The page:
Tag Archives | rules and regulations

Applying the brakes

Yesterday our project Twitter feed (@RWLDproject) tweeted a case in which a worker attempted to apply a vacuum brake with a coupling pole. This caused a few raised eyebrows, some heated discussion, and some initial thoughts that we’d got our wires crossed: after all, these are two technologies which don’t work in the same way, […]

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Steam vs horse power

What place did the horse have in the steam railway? Perhaps surprisingly, a big one. Horses were essential for shunting wagons in yards and for moving goods to and from railheads. This was particularly the case in the pre-internal combustion engine era – though they lasted long after the introduction of the motor vehicle too, […]

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Multiple Scottish casualties – the Flying Scotsman & Sandilands Viaduct cases, April 1914

April 1914 saw 2 railway accidents which raise interesting issues about the differences between worker and passenger incidents – particularly as both involved multiple casualties. On 14 April 1914, the Flying Scotsman train (not to be confused with the loco!) collided with a goods train at Burntisland in Fife, killing 2 (the driver and fireman […]

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It’s cold outside …

If you’re in the UK, you’ll have noticed it’s been rather cold of late, including a lot of snow. Despite the adverse comment about some train operators pre-emptively cancelling services, an awful lot of work has gone in to keeping the system moving – though as usual, most of that is behind the scenes, in […]

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Reading goods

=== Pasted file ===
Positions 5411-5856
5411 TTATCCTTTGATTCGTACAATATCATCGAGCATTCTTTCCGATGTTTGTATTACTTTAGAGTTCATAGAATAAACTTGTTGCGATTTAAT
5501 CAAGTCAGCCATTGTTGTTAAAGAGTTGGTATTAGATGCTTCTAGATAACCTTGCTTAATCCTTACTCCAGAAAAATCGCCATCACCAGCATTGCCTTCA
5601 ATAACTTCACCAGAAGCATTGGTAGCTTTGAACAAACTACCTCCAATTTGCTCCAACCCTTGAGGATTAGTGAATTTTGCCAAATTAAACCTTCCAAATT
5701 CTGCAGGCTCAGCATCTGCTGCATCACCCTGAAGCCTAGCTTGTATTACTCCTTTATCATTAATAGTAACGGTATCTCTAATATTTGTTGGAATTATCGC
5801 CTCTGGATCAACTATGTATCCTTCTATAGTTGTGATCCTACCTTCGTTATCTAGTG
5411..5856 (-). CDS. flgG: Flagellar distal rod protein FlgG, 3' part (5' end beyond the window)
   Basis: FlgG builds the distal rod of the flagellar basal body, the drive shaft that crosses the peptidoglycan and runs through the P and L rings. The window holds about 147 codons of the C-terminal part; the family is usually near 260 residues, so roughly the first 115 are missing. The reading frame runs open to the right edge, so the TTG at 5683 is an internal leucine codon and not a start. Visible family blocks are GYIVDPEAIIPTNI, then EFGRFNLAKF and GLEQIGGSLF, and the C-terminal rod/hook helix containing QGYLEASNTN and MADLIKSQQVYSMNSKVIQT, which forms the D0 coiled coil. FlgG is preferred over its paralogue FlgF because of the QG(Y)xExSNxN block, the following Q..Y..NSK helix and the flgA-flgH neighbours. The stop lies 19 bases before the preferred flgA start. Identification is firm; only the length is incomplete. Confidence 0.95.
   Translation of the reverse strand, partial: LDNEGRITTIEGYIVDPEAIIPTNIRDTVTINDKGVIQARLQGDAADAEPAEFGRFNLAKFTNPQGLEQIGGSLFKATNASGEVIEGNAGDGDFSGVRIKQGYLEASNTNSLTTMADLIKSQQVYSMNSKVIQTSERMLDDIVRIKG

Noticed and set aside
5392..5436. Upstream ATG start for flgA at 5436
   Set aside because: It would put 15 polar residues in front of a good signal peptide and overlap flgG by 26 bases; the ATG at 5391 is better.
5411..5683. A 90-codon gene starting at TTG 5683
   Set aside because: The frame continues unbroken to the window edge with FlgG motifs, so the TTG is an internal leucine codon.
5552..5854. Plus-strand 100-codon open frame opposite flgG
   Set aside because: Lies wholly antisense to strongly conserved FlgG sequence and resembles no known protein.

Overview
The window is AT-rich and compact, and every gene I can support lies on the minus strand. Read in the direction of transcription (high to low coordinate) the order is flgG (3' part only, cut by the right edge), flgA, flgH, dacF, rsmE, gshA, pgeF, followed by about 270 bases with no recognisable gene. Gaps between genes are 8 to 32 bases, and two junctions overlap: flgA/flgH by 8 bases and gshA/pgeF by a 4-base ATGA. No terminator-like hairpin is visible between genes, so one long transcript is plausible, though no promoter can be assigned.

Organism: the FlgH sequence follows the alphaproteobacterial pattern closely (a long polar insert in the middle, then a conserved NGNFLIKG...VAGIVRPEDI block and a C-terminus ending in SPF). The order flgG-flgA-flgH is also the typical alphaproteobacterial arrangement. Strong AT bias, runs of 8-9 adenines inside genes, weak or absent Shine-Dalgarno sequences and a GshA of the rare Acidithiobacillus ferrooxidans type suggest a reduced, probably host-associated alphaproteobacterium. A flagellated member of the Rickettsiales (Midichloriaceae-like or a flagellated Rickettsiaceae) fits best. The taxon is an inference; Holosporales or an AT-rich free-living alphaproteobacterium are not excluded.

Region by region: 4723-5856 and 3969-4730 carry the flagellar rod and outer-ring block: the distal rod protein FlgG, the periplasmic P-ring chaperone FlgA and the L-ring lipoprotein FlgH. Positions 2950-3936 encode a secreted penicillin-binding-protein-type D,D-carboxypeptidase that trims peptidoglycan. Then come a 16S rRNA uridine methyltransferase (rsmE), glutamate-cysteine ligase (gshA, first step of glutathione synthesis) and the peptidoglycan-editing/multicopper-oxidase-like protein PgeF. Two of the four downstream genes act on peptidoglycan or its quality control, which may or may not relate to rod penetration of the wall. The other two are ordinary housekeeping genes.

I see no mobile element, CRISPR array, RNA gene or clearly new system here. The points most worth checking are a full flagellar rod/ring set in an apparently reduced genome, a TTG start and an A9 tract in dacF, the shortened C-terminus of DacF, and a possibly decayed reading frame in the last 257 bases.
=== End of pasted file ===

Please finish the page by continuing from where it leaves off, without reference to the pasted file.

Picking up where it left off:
Last week I attended an interesting workshop at the University of Reading, looking at the history of freight transport. It touched upon all modes of transport, though rail featured extensively – and occasionally safety issues cropped up, like the photograph of workers on top of a container, trying to secure a load that was in […]

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Rule-breaking and its consequences – 1

In most cases, the people judged (by the companies or the Railway Inspectors) to have caused an accident were the ones who suffered. Presumably this was deemed punishment enough for any rule-breaking, as the state reports rarely make reference to any sanctions being imposed – though the company records may record this, as it was […]

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An unrepentant casualty maker

Although the vast majority of people documented by the ‘Railway Work, Life & Death’ project as being injured or killed were employees of the various companies operating the railways, not all were. Some were contractors, doing specific jobs for the companies – the subject of a future post. And some were ‘persons on business’, who […]

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